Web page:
They have pretty good reason to think that, too: Australians have not dumped a first-term government since James Scullin’s Labor lost in 1931. We like second chances in this country.
Mr Turnbull has therefore decided his main job isn’t giving voters a reason to like him: it’s making sure voters don’t have a reason to chuck him out.
Beneath the slogans that you’ll hear ad nauseum lies a single calming message: this is a government you can depend on, unexciting, slow-and-steady-as-she-goes.
We’ve just begun (remember, this is the Turnbull government, not an Abbott continuation), so give us the chance to carry on the good work, won’t you?
The flipside of this is highlighting the risk that Labor poses to the country.
What Mr Turnbull wants the election to be about: The economy. Across the world, conservative parties are rated by voters as better economic managers. That’s true in Australia too, and the PM wants to focus the hive mind of the electorate on that issue alone.
On Thursday he put it like this: “The question will be: who do you trust to ensure that our economy transitions successfully from the mining-construction boom to one where we take advantage of the great opportunities of the 21st century?”
This theme will be accompanied by constant assertions that Labor loves higher taxes and has a terrible record on debt, and that only the Coalition is capable of ensuring Australia “lives within its means”.
Possible slogan: “Who do you trust on the economy?” The downside of this is it’s a direct steal from John Howard in 2004. The upside of this is it’s a direct steal from John Howard in 2004.
Main policy strengths (so far): The company tax cuts allow the government to emphasise its “jobs and growth” budget strategy. Tax cuts for those earning over $80,000 add to its “party of lower taxes” shtick.
Main policy weaknesses: Health policy. Changes to pathology payments and a budget decision to freeze Medicare rebates have huge potential to cost the government votes. At a national media level this might go largely unnoticed, but on the ground it could be poison. The fact that tax cuts skip most of the population might hurt too.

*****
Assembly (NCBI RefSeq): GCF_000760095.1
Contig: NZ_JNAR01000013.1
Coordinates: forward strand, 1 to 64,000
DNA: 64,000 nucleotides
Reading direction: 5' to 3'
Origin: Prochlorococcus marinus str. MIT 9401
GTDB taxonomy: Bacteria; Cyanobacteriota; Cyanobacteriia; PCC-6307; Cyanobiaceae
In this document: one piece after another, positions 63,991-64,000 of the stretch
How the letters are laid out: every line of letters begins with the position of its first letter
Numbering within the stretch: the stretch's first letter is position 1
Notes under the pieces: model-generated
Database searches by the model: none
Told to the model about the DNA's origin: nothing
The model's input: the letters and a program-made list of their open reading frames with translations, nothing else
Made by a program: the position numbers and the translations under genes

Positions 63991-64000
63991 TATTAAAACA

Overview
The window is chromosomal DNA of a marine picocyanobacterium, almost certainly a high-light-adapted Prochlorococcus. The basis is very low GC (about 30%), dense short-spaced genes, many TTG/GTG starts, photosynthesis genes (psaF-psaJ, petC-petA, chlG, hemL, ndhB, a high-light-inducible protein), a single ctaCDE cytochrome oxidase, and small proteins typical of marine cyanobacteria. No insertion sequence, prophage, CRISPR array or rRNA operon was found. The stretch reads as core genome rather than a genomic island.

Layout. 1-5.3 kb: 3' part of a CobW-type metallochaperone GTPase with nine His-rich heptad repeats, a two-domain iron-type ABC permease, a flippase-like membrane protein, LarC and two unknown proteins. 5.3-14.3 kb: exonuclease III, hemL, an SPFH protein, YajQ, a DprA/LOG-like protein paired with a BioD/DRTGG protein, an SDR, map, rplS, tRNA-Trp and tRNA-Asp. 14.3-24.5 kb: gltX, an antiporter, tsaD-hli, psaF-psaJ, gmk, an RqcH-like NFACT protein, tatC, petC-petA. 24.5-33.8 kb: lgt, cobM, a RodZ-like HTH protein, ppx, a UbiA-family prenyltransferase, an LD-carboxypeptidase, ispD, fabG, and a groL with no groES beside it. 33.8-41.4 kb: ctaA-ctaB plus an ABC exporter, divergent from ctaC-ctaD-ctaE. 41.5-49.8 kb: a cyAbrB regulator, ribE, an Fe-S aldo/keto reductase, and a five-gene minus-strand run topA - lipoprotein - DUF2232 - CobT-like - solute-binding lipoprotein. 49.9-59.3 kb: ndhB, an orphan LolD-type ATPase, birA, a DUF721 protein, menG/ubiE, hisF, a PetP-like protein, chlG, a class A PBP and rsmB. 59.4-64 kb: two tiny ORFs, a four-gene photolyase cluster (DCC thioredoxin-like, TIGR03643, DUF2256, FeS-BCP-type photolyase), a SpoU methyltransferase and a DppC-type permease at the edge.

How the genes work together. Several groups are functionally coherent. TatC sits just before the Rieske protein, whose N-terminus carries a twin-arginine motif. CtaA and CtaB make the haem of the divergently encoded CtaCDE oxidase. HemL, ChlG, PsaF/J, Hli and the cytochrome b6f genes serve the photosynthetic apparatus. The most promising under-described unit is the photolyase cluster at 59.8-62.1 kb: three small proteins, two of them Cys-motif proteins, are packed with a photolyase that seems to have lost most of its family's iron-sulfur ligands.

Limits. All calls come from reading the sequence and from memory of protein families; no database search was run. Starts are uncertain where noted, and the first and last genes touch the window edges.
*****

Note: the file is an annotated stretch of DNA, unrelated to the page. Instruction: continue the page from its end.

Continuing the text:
What Mr Turnbull wants you to think about Mr Turnbull: A successful businessman who understands the economy, gets how businesses work, and believes in the power of aspiration.
What Labor wants you to think about Mr Turnbull: A rich man living in a rich man’s bubble, who doesn’t understand how ordinary families live. A disappointment as Prime Minister, he’s not the messiah you thought he was – he’s just Tony Abbott in a better suit.
Going negative: Voters love to say that they hate negative advertising, but every political professional knows the sad truth of the matter: attack ads work. Boats of asylum seekers have largely stopped coming towards Australia, but they’ll be a big feature of the campaign. Expect to be told – over and over again – that Labor can’t be trusted to keep the boats stopped. I’d also expect reminders of Bill Shorten’s union ties, perhaps with some pics of disgraced unionists thrown in, and his connections to the Rudd-Gillard challenges.
Secret power: Polling. The Crosby-Textor polling team has attained almost mythical status in Australia for being able to read the mood of the electorate with sophistication and then tailor messages accordingly.
Unknown: Former prime ministers can suck up a lot of oxygen on the campaign trail, as Julia Gillard discovered in 2013. How Tony Abbott behaves will dictate how smooth a ride Mr Turnbull gets.
Sean Kelly was an adviser to Kevin Rudd from 2009 then to Julia Gillard from 2010. He is on twitter @mrseankelly